I think these are all some great points on how analytics community members can help their work to assimilate into mainstream hockey culture. In talking with all of these people, though (as some of my analytically skeptical Twitter followers) there’s also a less intellectual component of the journey towards analytical acceptance. It’s more of a bedrock fact about effective communication — simply, be nice. I asked Doerrie about what the analytics community does really poorly and she told me exactly where they can get out of their own way.
“The main discredit is they want everything to be absolute....Like you don’t know everything. You can never lose your feel for the game. Maybe the star feels more comfortable and plays better with some s****y D. So there’s an opportunity cost. You have to overspend or hand out NTC to get free agents or you lose them. That’s the business. The cockiness the analytics community carries themselves with is a huge issue.” — Rachel Doerrie
There is a tendency among those who study analytics to assume that anyone who disagrees with them — including players and coaches who make this their full-time job — is merely a victim of a faulty, biased, eye test because numbers never lie. Doerrie, went on to say that about 85% of the blame in the communication gap goes towards the analytics community. You’ll notice that that leaves out 15%. And, for what it’s worth, my other interviewees thought that number could be a bit higher. When I asked Stimson about where he believes the responsibility lies for the disconnect, he was a little less willing to give the traditional hockey establishment a pass:
“Yup. I think many of them [commentators, coaches, etc.] don’t want to take the time to learn something, even if all that means is read an article or ask a few questions.” - Ryan Stimson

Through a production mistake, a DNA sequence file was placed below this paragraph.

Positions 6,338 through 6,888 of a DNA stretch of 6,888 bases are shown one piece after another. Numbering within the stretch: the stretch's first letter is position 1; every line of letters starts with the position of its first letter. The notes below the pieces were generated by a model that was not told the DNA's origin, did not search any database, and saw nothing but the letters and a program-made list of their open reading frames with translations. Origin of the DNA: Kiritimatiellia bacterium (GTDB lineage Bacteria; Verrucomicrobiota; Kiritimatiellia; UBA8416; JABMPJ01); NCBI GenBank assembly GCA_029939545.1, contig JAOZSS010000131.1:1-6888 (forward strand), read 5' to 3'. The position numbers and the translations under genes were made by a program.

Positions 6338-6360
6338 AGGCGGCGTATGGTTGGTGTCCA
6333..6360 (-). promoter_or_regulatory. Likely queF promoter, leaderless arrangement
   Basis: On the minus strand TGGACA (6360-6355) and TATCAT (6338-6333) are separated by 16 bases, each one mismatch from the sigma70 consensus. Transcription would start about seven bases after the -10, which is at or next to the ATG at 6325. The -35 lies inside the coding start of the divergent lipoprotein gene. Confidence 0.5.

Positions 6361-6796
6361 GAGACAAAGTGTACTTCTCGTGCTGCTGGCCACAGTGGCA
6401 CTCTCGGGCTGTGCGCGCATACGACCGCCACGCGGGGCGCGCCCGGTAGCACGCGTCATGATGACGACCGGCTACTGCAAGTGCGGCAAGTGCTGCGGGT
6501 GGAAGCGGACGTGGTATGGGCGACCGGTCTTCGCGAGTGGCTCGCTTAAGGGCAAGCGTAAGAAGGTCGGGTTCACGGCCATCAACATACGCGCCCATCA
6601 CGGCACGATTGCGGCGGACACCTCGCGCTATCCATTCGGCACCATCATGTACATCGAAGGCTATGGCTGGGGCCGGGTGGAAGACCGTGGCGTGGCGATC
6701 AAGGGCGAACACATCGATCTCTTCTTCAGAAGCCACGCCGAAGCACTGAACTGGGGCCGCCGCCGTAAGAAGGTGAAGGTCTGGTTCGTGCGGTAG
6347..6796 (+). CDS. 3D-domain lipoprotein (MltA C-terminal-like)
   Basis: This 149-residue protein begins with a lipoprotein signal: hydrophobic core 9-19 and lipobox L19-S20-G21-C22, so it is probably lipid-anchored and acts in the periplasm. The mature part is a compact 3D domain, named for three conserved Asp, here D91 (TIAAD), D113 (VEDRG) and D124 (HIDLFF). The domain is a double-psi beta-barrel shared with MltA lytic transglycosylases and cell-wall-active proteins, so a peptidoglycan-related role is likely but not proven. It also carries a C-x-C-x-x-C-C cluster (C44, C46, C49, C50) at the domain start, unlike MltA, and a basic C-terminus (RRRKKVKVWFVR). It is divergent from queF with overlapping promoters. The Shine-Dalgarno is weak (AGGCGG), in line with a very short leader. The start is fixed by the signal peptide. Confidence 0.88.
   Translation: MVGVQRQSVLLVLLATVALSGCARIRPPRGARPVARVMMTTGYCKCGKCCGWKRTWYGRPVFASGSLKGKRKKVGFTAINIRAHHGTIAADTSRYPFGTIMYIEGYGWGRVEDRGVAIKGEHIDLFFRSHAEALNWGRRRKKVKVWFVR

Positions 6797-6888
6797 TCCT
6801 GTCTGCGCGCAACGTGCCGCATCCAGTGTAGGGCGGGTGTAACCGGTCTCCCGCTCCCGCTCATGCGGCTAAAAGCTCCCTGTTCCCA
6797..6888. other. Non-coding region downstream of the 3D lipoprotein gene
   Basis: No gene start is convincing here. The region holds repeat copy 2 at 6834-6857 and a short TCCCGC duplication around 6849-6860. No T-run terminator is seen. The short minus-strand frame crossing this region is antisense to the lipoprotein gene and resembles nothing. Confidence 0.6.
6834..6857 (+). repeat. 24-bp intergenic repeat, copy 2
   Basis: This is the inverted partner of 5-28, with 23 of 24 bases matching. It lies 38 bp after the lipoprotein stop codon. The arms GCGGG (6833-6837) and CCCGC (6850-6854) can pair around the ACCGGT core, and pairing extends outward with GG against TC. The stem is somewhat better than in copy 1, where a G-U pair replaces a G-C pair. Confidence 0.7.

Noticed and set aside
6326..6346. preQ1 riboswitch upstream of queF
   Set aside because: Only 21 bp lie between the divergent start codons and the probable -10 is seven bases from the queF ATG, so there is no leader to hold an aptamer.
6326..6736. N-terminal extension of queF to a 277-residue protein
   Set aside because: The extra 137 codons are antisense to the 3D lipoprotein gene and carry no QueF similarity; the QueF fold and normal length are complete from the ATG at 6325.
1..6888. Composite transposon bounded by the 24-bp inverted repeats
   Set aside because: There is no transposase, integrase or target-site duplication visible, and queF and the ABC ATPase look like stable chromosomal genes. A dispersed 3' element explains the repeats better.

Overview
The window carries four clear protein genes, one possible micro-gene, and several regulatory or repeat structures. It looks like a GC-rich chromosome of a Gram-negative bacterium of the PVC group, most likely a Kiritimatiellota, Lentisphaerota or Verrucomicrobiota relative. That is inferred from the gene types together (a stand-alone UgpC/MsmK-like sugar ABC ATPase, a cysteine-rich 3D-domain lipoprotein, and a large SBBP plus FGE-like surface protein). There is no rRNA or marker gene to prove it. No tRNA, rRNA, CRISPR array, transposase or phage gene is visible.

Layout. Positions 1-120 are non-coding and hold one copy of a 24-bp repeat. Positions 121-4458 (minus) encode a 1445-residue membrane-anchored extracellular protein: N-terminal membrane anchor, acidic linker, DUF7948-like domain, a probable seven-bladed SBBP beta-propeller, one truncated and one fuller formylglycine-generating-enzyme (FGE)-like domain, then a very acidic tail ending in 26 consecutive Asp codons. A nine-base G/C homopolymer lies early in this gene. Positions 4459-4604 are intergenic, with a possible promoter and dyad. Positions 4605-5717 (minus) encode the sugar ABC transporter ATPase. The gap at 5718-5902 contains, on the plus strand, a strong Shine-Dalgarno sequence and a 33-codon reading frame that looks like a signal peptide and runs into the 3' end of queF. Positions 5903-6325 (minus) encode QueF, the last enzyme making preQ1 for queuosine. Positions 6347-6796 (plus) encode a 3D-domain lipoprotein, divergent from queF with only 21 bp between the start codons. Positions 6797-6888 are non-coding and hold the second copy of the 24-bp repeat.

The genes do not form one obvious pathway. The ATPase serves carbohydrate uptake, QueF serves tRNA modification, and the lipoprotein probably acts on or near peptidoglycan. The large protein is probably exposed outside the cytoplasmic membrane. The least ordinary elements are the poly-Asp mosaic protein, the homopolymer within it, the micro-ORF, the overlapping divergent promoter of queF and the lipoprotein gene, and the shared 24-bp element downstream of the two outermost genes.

And this brings me to my last point — it’s not only on the analytics community. Part of the reason for the story of my life I gave you in the beginning is to demonstrate that the members of this community want nothing more than to tell you about their work and talk about what it might mean. They love hockey — why else would they spend hundreds/thousands (yes) hours generating this content? There are massive new innovations every year in the public analytics sphere. On the off chance that these people aren’t all collectively useless, why not read about what their up to? Is it not possible that they might discover something useful or interesting? Lukan split the difference and talked about how it’s on both parties to understand each other:
Ultimately, the responsibility for effective communication lies on both sides, but media needs to seek out information if it doesn’t understand something. There are people who do it and use data effectively - like Mike P Johnson. If there’s a new stick, do you not seek to learn what’s new about it and what’s effective? Same goes here.
I think that analogy is brilliant. There can sometimes be a double standard in what is expected of researchers, modelers, etc. I was watching MNF and I heard Louis Riddick talking about Cover 2 Man Under without explaining to any members of the audience what that is. He also talked about how Leonard Fournette was entering the game because he was the Bucs new “Nickel back” — a term normally used for a defensive player. Now, I happen to know what he meant in both cases because I watch way too much football. But, surely, a casual fan would have either been confused by or just ignored that. Do we get on Riddick for not making the tactics approachable?
No. And we shouldn’t! He is making the broadcast more enjoyable for people who know what he’s talking about. Is it not possible, though, that there is some segment of sports fans that would think a broadcast with advanced metrics were more enjoyable? Don’t we want as many entry points for as many types of people as possible?
So, here’s my advice. Practice some empathy. Hockey People, imagine for a moment, that the Analytics People are just fans who love the sport and want to contribute and perhaps even have something valuable to offer. Analytics People, imagine for a moment, that the Hockey People may occasionally have experienced enough of the sport to possess an intuition that can fill in some of the many gaps in our imperfect understanding of what matters. Hockey People, remember that you’re humans and, like the rest of us, you are flawed and biased. Analytics People remember that players are humans and they do live on this planet when their not a node in your algorithm. Hockey people, be open to allowing for new types of analyses. Analytics people, don’t claim that all other analyses are extinct. Everything is changing, but there’s no reason we can’t change together.